New Baseball App Chronicles Every Play of Every Game Since 1951

Baseball fans now have a tool at their disposal, more so a toy, to relive every game in the last 60 years through this rectangular sequence of numbers. Pennant is the new application available for the iPad exclusively that chronicles the more than 115,000 baseball games from 1951-2010, affording the fan every box score and every statistic from every season.

For four dark and dreary months, baseball fans waited patiently as they do every winter to hear those magical words that evoke images of blue skies, green grass, warm weather, and simpler times: pitchers and catchers report. For many this may not mean much, and for some sports fans America’s pastime is not yet on their radar, with the NBA All-Star game and March Madness among others standing in between now and April. But baseball fans are a different breed.

Baseball means spring is just around the corner, and with that now comes a great baseball database.
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Pitchers and catchers getting warmed up means that spring training is near, which means that spring itself is within reach. Those who love baseball love this time of year, where every team has a shot to make the World Series and unsung heroes have a chance to rise and capture the imagination of a city and a nation. The beauty of baseball lie not only in the future possibilities and optimism that comes with being a fan at the start of the season, but the opportunity to relieve suspenseful and indelible moments from the past. Moments in hockey and football arise out of spontaneity, out of nowhere and at any given time. In baseball the pivotal moment comes right after the nerve-wracking phrase, “and here’s the pitch.” The beauty of baseball also lie in the box score, different than any other game, as the neatly packed, universally understood combination of numbers that explains everything that happened that day at the ball park.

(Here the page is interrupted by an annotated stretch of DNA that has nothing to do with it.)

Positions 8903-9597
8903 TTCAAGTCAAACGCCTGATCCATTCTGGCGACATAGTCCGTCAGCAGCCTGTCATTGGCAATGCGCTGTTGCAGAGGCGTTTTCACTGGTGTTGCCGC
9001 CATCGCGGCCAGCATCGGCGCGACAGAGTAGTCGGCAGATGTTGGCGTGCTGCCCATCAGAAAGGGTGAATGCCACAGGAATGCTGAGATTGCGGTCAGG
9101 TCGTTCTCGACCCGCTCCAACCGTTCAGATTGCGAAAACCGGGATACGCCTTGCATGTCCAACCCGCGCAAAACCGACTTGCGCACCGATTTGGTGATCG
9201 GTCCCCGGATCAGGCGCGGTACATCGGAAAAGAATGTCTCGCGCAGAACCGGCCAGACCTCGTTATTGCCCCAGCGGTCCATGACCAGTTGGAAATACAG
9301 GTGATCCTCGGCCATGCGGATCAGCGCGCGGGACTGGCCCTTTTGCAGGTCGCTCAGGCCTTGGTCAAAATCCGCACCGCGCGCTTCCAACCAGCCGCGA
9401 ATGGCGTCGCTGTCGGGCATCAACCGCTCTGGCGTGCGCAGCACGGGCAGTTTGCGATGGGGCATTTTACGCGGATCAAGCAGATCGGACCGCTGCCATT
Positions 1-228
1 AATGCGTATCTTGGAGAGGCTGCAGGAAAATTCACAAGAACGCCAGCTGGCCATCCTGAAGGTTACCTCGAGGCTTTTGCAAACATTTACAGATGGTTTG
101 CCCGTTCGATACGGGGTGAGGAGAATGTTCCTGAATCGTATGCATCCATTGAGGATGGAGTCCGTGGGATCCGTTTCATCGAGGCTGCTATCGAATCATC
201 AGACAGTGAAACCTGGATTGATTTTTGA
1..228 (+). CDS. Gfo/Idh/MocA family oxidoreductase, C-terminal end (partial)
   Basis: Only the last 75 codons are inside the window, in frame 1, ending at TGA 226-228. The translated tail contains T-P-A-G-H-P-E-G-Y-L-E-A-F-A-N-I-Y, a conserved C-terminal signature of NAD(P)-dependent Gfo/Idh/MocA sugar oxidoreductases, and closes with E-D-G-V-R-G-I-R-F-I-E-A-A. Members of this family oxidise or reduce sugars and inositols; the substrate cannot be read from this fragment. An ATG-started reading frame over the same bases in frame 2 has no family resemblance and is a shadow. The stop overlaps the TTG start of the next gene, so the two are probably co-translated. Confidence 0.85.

David Duchovny, actor, writer, and sports fan, explained it perfectly. “It’s like the Pythagorean Theorem for jocks. It distills all the chaos and action of any game in the history of all baseball games into one tiny, perfect, rectangular sequence of numbers.”

Baseball fans now have a tool at their disposal, more so a toy, to relive every game in the last 60 years through this rectangular sequence of numbers. Pennant is the new application available exclusively for the iPad that chronicles the more than 115,000 baseball games from 1951-2010, affording the fan every box score and every statistic from every season.

Any game is available to relive and discover in Pennant
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Simply put, the app is a massive collection of baseball numbers, and from it the most ardent baseball fans can recreate a spring game played one sunny afternoon back when. The data is displayed in a variety of effective ways to allow people to not only search for facts, but compare and contrast. Check out the box score from the game when Bobby Thompson hit his famous home run, or check out the Florida Marlin’s yearly batting average since they entered the league. There is really an exorbitant amount of data available, and just as many different ways to play around with it.

From the tutorial video, the interface looks simple, as the program offers different way to find whatever it is you are looking for (if you are looking for anything at all). Follow your favorite team through the years, pick a game to look back on, and revisit a memorable season.

It is a seemingly perfect and almost necessary item for any baseball fan. There may be those fans that still enjoy flipping open a newspaper and reading a box score in black and white. That once timeless pastime seems long gone, with digital technology handing another blow to the print industry. Even longtime ESPN Baseball writer and analyst Tim Kurkjian ended his 20-year run of collecting daily box score clippings from the newspaper in 2010.

Hopefully baseball fans will embrace technology as something useful; just in time for spring training, Pennant offers every fan all the information from the last half century about baseball. Now someone needs to get working on the first half.